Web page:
Why would it? It was essentially a series of newspaper op-ed pieces, so we'd expect systematic misrepresentations. It would be surprising if it represented their sincere beliefs about what the Constitution would in fact do rather than their sincere beliefs about what it would be easiest to sell the Constitution as doing.

I have the opposite take. I think the "selling to the public" is what may validate the Federalist. The legitimacy of the Constitution does not come from the fact it was authored by Madison but from the popular ratification. Thus, if the Federalist was in fact the popular understanding of the Constitution at the time, that would support their validity. I think the fact that the Federalist authors were trying to sneak their own beliefs into the document is what makes it more questionable.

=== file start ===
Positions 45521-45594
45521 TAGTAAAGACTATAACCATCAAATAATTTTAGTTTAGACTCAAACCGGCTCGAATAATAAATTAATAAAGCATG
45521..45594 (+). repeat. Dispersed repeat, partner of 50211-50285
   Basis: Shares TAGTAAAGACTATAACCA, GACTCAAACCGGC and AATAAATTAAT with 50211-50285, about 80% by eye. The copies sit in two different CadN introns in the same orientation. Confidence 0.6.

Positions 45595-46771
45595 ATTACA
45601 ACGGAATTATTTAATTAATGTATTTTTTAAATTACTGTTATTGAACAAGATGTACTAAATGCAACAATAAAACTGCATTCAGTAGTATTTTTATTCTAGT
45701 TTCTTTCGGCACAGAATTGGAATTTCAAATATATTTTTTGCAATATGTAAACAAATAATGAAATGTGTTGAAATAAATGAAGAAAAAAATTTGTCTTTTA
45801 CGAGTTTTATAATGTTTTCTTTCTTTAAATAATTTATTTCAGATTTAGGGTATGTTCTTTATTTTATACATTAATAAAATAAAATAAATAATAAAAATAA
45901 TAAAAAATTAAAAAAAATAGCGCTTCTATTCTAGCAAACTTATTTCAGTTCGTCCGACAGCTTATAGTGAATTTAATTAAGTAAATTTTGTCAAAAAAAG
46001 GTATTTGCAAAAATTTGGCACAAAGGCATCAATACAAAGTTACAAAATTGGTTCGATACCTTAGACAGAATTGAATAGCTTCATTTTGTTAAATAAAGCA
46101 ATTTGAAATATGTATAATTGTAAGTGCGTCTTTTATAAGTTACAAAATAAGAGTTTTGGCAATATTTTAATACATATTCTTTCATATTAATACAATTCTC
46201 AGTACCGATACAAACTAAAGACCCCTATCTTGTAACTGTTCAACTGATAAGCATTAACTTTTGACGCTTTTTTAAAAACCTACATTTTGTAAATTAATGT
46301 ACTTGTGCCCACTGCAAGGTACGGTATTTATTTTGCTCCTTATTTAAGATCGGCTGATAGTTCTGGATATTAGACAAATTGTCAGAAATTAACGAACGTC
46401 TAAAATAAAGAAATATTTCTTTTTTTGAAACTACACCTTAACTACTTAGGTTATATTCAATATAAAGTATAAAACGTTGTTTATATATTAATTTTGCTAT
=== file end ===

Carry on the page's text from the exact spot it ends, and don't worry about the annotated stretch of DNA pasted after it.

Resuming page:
1.31.2007 1:51pm
Speaking The Obvious:
I see nowhere in Franck's admittedly brief discussion why Hamilton opposed STANDING armies. Franck's conception this means nothing more than armies of an appropriate size--neither too little nor too large, relative to population--turns a revolutionary view of the Founder's, nowhere seen today, into some bizarre political equivalent of the Goldilock's story. I assume Franck is a law professor and not a historian.
1.31.2007 3:53pm
Mary Katherine Day-Petrano (mail):
The Federalist Papers --

It is just amazing how so many in todays world continue to debate the meaning of these papers, while losing sight of the most important fact of all -- what the writings are inked upon, "Papers." And so it will come to pass as their worlds as-they-know it collapse from all around them, the temperatures heat up, waters rise, and the great northward migration begins.